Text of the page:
Unfortunately, that sharp-eyed domestic comedy is dwarfed by the far less well-written supervillain crime plot that surrounds it. It’s not giving away too much about that plot to say that Iron Man 3 has two separate villains whose stories eventually overlap: Aldrich Killian (Guy Pearce), a researcher whose long-ago encounter with Tony Stark has forever altered him, and the Mandarin (Ben Kingsley), an indeterminately Orientalist terrorist who hacks into global TV networks to live cast seemingly senseless executions as the world looks on in horror. Killian has created some kind of biotechnology that can heal physical defects and regrow severed limbs but whose off-label side effects include turning human beings into ambulatory bombs who glow red about the chest and neck when angry and breathe jets of fire. These killer fire-people make for a nifty special effect but not nifty enough to justify the time spent in their company. I’d have traded at least one of those here-comes-a-fire-guy scenes for a solid encounter between the two villains, who scarcely share any screen time at all, and whose motivations remain as unsatisfactory as their comeuppances.

Shane Black is known primarily as a screenwriter of self-aware action movies such as Lethal Weapon and Last Action Hero. The only other film he’s directed, Kiss Kiss Bang Bang (2005), was an underrated neo-noir crime comedy that in many ways resembles Iron Man: Both star Downey Jr. and begin with a voice-over in which, attempting to sum up recent events, he stumbles and starts again. Iron Man 3 maintains that dry, self-mocking sense of humor throughout—even when Black makes the seemingly pandering choice to throw in a subplot about the friendship between Tony Stark and a fatherless kid he crosses paths with on a crime-fighting sojourn to Tennessee. The scenes between the banged-up superhero and the star-struck boy, which could have been hopeless treacle, are instead sharply funny send-ups of various father-son bonding clichés.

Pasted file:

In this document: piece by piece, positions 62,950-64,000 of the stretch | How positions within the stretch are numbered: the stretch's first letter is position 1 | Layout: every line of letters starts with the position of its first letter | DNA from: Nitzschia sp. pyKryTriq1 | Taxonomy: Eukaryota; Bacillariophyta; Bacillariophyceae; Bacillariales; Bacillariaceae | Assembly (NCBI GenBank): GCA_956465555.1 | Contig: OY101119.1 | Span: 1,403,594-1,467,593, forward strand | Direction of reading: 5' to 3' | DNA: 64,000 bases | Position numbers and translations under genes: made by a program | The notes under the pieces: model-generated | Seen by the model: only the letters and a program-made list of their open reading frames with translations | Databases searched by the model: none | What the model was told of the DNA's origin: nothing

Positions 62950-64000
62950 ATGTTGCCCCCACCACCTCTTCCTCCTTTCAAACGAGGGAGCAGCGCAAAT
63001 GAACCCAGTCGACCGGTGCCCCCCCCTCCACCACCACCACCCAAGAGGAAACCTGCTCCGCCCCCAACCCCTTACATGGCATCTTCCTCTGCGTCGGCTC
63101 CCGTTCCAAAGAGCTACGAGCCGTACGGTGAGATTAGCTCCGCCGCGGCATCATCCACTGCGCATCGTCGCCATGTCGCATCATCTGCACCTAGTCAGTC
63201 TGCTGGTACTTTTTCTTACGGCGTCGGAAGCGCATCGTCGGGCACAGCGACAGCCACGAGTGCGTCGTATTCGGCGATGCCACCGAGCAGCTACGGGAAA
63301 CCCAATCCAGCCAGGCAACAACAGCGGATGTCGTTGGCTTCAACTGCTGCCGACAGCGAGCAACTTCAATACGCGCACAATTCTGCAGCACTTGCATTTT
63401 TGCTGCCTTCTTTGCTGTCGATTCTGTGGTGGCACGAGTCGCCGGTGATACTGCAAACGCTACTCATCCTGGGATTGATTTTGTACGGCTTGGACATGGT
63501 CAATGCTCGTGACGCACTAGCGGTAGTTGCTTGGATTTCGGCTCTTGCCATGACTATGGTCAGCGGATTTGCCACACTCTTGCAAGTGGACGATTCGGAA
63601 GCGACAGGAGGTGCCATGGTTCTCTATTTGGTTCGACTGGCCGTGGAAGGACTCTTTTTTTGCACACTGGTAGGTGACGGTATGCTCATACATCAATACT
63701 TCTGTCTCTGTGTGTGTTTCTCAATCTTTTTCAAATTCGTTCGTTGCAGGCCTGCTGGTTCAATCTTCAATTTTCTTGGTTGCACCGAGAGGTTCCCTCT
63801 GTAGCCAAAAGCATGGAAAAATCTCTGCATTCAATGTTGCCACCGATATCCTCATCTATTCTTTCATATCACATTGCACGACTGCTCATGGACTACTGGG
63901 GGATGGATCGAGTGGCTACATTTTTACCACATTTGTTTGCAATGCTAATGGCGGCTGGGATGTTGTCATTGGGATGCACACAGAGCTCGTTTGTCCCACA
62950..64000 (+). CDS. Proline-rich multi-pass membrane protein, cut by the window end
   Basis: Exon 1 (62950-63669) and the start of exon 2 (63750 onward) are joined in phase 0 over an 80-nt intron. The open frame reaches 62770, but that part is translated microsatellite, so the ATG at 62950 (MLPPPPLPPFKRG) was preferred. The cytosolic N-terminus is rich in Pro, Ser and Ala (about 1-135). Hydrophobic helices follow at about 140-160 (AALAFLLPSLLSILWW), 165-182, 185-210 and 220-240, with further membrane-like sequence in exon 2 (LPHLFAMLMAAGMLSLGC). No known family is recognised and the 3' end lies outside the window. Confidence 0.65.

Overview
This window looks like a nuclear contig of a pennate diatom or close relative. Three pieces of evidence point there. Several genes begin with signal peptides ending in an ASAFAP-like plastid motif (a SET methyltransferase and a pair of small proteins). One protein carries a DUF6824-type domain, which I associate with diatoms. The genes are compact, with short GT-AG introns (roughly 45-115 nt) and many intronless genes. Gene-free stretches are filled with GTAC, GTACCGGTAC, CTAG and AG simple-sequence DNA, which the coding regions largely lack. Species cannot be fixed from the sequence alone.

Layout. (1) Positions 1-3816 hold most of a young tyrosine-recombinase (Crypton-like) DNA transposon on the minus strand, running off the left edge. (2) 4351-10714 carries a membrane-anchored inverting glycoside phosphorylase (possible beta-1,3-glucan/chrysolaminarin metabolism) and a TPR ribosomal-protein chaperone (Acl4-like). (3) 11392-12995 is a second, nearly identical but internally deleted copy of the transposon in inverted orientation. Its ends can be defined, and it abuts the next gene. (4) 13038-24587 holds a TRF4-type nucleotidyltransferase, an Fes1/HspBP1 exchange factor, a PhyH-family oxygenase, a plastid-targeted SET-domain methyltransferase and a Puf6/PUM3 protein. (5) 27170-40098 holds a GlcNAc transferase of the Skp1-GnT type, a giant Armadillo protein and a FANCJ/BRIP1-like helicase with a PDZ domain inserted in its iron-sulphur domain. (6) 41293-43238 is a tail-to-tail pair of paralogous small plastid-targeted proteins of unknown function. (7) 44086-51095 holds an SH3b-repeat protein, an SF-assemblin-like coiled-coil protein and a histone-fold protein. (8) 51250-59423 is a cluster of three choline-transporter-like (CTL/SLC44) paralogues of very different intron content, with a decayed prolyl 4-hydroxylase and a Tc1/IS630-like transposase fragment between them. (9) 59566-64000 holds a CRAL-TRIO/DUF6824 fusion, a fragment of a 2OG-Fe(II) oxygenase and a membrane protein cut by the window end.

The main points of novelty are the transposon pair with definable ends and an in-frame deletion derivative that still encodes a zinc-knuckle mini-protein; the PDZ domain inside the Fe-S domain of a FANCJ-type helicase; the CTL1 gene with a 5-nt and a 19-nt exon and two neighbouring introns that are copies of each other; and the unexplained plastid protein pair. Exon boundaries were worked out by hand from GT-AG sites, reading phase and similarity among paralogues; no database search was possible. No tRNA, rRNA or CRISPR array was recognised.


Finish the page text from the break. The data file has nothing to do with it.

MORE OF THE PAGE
It’s impossible to get into some of Iron Man 3’s more vexed aspects without spoiling the plot—its treatment of race, for example. The Mandarin, a villain from the classic comic books, translates uneasily to the present day. Sitting in a dragon-flanked Chinese throne with a vaguely Middle Eastern beard and what appears to be a flat Midwestern accent, he isn’t the racist caricature one might have feared, but neither does the character’s multiethnic self-presentation really lead anywhere interesting—his character is more or less dropped after one tremendous scene that allows Ben Kingsley to deploy his comic gifts at full throttle. By the time we get to the long final action scene, in which Iron Man and his armor-clad buddy War Machine (now rechristened “the Iron Patriot” and played by Don Cheadle) battle an army of fire-folks at an abandoned shipyard, Iron Man 3 has jettisoned both thoughtfulness and credibility to fulfill its contractual quota of kabooms. Stick around till the end of the credits for a last welcome glimpse at the man beneath the iron.